After an exciting sabbatical year spent visiting a number of climate modeling centres, I’ll be back to teaching in January. I’ll be introducing two brand new courses, both related to climate modeling. I already blogged about my¬†new grad course on “Climate Change Informatics”, which will cover many current research issues to do with software and data in climate science.

But I didn’t yet mention my new undergrad course. I’ll be teaching a 199 course in January, which I’ve never done before. 199 courses are first-year seminar courses, open to all new students across the faculty of arts and science, intended to encourage critical thinking, communication and research skills. They are run as small group seminar courses (enrolment is capped at 24 students). I’ve never taught one of these courses before, so I’ve no idea what to expect – I’m hoping for an interesting mix of students with different backgrounds, so we can spend some time attacking the theme of the course from different perspectives. Here’s my course description:

“Climate Change: Software, Science and Society”

This course will examine the role of computers and software in understanding climate change. We will explore the use of computer models to build simulations of the global climate, including a historical view of the use of computer models to understand weather and climate, and a detailed look at the current state of computer modelling, especially how global climate models are tested, what kinds of experiments are performed with them, how scientists know they can trust the models, and how they deal with uncertainty. The course will also explore the role of computer models in helping to shape society’s responses to climate change, in particular, what they can (and can’t) tell us about how to make effective decisions about government policy, international treaties, community action and the choices we make as individuals. The course will take a cross-disciplinary approach to these questions, looking at the role of computer models in the physical sciences, environmental science, politics, philosophy, sociology and economics of climate change. However, students are not expected to have any specialist knowledge in any of these fields prior to the course.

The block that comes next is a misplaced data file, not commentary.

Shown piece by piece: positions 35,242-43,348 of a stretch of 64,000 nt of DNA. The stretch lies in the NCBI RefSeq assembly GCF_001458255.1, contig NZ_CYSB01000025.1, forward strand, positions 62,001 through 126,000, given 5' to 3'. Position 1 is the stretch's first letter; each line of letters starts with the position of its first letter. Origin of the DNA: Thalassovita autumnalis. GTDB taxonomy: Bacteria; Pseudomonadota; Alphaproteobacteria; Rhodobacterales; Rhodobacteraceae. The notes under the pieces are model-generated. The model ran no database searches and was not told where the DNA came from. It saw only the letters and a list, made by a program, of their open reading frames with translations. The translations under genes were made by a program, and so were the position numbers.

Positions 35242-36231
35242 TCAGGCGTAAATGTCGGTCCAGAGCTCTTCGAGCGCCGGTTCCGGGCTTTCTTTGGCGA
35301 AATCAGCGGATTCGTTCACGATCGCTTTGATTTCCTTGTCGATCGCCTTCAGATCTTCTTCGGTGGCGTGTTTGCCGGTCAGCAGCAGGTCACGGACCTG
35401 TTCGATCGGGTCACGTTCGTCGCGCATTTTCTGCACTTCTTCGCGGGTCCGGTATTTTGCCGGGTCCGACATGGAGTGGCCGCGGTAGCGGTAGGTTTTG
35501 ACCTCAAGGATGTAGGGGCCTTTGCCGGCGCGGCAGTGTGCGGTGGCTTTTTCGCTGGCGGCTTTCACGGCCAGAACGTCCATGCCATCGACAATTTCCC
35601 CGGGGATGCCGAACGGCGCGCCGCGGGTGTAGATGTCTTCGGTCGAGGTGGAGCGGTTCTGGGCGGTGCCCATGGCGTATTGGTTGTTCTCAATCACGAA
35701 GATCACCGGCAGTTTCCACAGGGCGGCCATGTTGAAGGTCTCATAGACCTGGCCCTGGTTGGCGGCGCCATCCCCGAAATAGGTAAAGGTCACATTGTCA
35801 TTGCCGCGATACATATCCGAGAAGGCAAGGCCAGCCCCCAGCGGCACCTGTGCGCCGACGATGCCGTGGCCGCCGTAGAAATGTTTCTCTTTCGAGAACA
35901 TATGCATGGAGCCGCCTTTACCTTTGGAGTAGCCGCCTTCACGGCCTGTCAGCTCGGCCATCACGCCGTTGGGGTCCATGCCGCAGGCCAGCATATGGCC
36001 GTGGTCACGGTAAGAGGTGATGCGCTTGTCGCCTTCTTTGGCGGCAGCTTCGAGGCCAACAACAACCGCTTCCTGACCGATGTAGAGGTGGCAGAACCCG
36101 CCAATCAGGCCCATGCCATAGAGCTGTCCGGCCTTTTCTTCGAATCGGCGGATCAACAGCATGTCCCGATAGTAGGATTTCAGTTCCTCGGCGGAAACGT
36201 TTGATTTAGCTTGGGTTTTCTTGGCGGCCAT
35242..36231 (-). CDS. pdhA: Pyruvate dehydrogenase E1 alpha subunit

If all goes well, I plan to include some hands-on experimentation with climate models, perhaps using EdGCM (or even CESM if I can simplify the process of installing it and running it for them). We’ll also look at how climate models are perceived in the media and blogosphere (that will be interesting!) and compare these perceptions to what really goes on in climate modelling labs. Of course, the nice thing about a small seminar course is that I can be flexible about responding to the students’ own interests. I’m really looking forward to this…

1 Comment

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  2. This is a very nice idea. I highly recommend making use of EdGCM, since it gives incredible insight into the broad features of the climate system (although some atmospheric science background would be preferred to make sense of a lot of the graphical output). Here at UW-Madison we have a Global Climate Processes course that is a upper level undergrad-first year grad level course that requires some fluid dynamics and radiation courses as a pre-req, but we have two large projects with EdGCM (e.g discussing and comparing a 2xCO2 run to a control run and noting dynamical and other behavior changes, why the jet exists in the upper atmosphere, how model compares to some observation maps, where the large dry regions are and why, etc) and one project where we can test any hypothesis.

  3. Pingback: Outline for my new undergrad course | Serendipity

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